Red Tractor have announced plans to create a new, tiered system of standards to reward high animal welfare and environmental production methods and give consumers greater confidence in the products they buy. This comes after they were criticised for low standards, particularly following Jamie Oliver’s public statement that he would refuse to buy Red Tractor chicken, claiming ‘minimum standards’ are not good enough. Sustainable Food Trust Chief Exec Patrick Holden also commented on this issue in a short video on his farm, calling for a “move towards welfare-friendly livestock systems, so that consumers can buy with confidence.”

Following Red Tractor’s recent plans, Patrick Holden says, “The real opportunity here is for the emergence of an internationally harmonised framework for farm sustainability assessment, which ideally could be used by Red Tractor, Leaf, RSPCA Assured and organic certifiers, as well as government agencies and retailers.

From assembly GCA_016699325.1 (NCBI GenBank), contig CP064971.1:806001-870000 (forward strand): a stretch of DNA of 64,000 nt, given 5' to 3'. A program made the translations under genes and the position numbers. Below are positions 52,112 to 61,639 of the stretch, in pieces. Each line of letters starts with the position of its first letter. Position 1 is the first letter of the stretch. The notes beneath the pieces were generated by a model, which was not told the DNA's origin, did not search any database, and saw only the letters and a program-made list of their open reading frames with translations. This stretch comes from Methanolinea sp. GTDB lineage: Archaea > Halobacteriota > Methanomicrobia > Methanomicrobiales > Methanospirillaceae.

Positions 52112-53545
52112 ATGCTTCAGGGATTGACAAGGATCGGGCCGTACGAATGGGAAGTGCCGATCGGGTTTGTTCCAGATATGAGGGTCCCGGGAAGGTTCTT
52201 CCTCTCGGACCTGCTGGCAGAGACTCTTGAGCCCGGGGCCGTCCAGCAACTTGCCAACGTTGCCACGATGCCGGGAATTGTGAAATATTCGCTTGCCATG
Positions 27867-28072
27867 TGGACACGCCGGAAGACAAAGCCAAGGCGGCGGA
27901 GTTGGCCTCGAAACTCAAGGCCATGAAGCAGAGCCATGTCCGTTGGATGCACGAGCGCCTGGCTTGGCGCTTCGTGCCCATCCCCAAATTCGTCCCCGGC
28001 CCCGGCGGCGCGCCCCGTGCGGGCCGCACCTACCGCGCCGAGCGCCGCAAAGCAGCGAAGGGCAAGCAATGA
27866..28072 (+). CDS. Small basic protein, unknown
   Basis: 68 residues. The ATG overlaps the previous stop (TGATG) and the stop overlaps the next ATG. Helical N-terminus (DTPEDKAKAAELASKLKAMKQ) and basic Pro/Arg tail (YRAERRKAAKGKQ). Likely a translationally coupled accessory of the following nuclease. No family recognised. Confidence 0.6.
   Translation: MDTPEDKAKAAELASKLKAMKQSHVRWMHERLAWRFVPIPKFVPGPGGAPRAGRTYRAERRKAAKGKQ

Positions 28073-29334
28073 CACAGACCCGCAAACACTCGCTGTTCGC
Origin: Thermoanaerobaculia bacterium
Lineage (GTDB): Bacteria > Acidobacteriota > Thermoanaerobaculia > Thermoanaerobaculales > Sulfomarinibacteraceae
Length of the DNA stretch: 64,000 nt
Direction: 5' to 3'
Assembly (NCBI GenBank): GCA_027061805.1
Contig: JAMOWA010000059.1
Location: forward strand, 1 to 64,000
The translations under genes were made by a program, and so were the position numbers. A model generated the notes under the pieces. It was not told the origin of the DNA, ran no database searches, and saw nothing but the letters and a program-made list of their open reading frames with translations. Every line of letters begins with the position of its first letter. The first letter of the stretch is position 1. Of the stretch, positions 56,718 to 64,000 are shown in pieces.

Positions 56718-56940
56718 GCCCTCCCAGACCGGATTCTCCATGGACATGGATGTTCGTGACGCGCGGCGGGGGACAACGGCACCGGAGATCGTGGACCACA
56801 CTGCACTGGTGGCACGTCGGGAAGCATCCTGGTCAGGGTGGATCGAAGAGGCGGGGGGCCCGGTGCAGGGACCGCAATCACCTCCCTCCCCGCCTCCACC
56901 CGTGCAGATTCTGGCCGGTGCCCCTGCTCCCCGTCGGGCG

The emergence of such a framework will depend on collaboration between all existing certifiers and sustainability assessors. It is a golden opportunity, since at present many farmers are having to submit themselves to multiple overlapping audits. In my case, on our vertically integrated dairy farm and cheese-making operation in West Wales, we are annually assessed by Red Tractor, British Retail Consortium and an organic certification body, in addition to providing overlapping data and information to the Welsh Assembly Government in order to qualify for our area payment and stewardship schemes.

This duplication of effort is time consuming and expensive for farmers, inefficient and bureaucratic for agencies and ultimately confusing for consumers.”

The Sustainable Food Trust is working to help bring about a convergence of farm assessments. You can find out more about this work here.

Photograph: James West

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